The highest percentages of home care aides who are immigrants are found in New York (64 percent), New Jersey (47 percent) California (46 percent), Florida (38 percent) and Texas (22 percent). By contrast, just 8 percent of the home care aide workforce in Ohio are immigrants; in Georgia, the figure is 12 percent.
Osterman also does not believe a crackdown on undocumented workers would affect the caregiving labor market much. Young men make up a very large part of the undocumented population and nationally, nearly 90 percent of direct care workers are female. “Undocumented workers as a group are unlikely to be a dominant source of labor for these jobs,” he said.
Caregivers earn very low wages – median income for CNAs in 2015 was $20,000, and home care aides earned a median of $15,000, according to Census data. Normally, a labor shortage would resolve itself by putting upward pressure on wages – which would bring more workers into the field. But in this case, the impact on wages – and the caregiving shortage – will be uneven, Osterman said.
Two-thirds of long-term care in the United States is funded by the federal Medicaid program, with the remainder paid through private commercial insurance or out of pocket. Medicaid payment policies vary widely among the states, but Osterman worries that in many states, care facilities funded by cash-strapped Medicaid programs will not be able to boost wages.
“It’s difficult for wages to rise because they are set bureaucratically according to Medicaid reimbursement rates,” he said. Meanwhile, wages in the high-end private payer market will rise, with a corresponding impact on the cost of care and insurance.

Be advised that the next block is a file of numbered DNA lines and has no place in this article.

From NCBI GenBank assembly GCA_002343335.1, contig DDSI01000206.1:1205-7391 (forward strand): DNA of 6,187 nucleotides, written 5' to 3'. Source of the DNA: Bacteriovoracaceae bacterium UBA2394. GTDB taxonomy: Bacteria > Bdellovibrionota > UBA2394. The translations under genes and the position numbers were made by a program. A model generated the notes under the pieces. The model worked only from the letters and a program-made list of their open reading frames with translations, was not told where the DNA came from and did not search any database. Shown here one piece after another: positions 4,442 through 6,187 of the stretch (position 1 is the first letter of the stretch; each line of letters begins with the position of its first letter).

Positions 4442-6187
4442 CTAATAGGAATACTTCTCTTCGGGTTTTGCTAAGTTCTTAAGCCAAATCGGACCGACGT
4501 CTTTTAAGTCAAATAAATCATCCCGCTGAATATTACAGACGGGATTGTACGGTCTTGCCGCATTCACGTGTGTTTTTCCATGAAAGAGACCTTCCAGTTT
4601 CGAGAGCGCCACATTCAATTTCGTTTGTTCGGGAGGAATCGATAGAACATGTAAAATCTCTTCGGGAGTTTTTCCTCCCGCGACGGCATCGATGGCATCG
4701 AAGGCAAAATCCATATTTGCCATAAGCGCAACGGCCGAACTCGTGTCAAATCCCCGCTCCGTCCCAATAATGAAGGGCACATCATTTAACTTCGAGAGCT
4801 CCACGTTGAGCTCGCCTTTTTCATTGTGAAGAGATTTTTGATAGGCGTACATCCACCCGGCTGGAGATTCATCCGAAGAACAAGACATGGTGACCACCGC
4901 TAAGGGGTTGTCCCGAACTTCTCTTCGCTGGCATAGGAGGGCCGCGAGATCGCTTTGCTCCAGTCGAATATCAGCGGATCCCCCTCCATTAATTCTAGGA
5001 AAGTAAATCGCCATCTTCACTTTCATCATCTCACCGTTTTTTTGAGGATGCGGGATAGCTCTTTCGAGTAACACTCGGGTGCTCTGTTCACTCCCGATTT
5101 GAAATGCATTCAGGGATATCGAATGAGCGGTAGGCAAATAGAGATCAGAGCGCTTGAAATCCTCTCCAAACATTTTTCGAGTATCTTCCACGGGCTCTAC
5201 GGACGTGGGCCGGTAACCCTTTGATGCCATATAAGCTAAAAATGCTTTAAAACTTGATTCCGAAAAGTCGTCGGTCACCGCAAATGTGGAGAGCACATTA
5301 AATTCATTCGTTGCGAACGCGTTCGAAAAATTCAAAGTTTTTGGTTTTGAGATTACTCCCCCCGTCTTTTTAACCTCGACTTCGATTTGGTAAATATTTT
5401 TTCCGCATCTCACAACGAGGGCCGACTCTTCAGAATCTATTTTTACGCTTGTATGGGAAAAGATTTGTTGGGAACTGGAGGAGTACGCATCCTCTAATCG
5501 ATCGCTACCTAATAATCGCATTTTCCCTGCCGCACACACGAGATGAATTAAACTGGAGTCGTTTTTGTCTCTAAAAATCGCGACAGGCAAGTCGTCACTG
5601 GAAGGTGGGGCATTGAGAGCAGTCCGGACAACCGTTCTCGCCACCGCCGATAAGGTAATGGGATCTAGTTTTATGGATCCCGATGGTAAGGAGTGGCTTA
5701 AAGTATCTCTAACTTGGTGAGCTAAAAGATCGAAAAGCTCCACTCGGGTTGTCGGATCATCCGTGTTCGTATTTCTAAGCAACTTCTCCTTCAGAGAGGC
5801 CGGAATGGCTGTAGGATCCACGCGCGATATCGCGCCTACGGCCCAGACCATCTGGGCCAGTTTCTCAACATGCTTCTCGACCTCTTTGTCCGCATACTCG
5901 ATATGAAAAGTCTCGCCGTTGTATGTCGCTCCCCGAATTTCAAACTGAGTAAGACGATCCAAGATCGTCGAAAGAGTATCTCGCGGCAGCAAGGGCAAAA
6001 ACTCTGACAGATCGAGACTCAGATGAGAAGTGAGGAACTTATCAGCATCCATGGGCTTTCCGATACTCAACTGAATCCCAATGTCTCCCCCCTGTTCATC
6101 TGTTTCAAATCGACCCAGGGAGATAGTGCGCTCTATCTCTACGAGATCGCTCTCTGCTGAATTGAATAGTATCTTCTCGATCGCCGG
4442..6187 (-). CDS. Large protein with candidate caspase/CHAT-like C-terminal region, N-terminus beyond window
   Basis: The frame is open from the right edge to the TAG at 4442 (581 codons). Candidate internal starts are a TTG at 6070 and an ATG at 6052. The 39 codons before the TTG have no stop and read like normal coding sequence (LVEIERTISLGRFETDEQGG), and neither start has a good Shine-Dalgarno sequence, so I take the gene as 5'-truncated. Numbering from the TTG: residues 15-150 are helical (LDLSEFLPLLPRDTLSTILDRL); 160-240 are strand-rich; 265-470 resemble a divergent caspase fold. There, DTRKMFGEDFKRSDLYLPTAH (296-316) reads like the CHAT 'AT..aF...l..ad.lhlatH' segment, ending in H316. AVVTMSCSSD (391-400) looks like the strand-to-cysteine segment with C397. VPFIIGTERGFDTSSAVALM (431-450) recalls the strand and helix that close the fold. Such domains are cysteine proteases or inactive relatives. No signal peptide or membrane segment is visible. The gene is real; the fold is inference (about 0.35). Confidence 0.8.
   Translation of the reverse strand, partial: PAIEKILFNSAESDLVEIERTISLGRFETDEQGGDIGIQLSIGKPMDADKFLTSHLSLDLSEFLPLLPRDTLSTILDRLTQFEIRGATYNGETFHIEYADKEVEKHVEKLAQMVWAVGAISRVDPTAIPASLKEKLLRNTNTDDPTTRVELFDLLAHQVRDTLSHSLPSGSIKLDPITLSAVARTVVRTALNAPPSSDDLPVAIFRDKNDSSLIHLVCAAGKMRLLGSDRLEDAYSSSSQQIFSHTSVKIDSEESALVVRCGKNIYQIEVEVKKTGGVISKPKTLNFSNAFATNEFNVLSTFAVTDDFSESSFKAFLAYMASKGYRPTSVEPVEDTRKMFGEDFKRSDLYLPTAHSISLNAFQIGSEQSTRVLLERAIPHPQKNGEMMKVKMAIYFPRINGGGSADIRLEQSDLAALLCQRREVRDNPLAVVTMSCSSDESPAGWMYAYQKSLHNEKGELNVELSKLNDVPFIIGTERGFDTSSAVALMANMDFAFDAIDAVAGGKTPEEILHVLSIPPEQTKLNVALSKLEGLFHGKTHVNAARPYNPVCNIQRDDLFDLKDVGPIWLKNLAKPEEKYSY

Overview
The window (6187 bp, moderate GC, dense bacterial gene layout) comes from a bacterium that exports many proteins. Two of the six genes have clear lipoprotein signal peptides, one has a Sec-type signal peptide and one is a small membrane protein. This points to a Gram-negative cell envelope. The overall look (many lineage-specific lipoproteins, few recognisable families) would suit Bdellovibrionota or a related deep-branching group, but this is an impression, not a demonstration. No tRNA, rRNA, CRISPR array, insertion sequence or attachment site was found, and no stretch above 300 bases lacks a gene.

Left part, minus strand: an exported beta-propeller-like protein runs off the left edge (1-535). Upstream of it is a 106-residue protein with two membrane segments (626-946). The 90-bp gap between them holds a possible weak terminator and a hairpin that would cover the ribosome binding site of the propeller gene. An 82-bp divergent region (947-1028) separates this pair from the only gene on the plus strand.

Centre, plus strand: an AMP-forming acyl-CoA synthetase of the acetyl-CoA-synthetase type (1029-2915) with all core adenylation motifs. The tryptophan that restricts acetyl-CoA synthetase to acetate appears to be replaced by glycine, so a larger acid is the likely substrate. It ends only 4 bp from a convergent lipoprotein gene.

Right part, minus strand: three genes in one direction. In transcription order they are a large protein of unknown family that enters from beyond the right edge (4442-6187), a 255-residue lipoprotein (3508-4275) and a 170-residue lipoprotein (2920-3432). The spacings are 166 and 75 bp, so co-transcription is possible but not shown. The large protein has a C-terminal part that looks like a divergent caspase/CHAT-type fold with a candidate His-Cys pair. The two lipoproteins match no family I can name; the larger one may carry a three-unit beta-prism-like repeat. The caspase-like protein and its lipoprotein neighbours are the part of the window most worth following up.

Osterman’s book is not completely doom and gloom. He holds out hope that we can attract more workers to caregiving by making the occupation more attractive. One needed change, he said, is attitudinal. Many key actors in the profession – doctors, hospitals, regulators, legislators and insurance companies – simply do not demonstrate respect for direct care workers, which is an obstacle to improving the job.
The second challenge, he writes, is the complexity of our care delivery system and its financing mechanisms, both of which make reforms difficult to implement.
Osterman also argues for restructuring the roles of caregivers. Currently, new caregiving workers receive only about two weeks of job training; expanding that could open the door to broader responsibilities.
“In some states, a caregiver can’t administer eye drops, or help with wound care,” he said. He thinks caregiving workers could be trained to help with responsibilities like physical therapy, or coaching people with diabetes on eating and exercise.
That could attract more workers, he thinks, and save money in the healthcare system by shifting tasks away from higher-paid workers such as nurses.
“The point of my book is not to be nice,” he said. “It’s really a financial case for doing this, and an argument for an important social policy.”
(Editing by Matthew Lewis)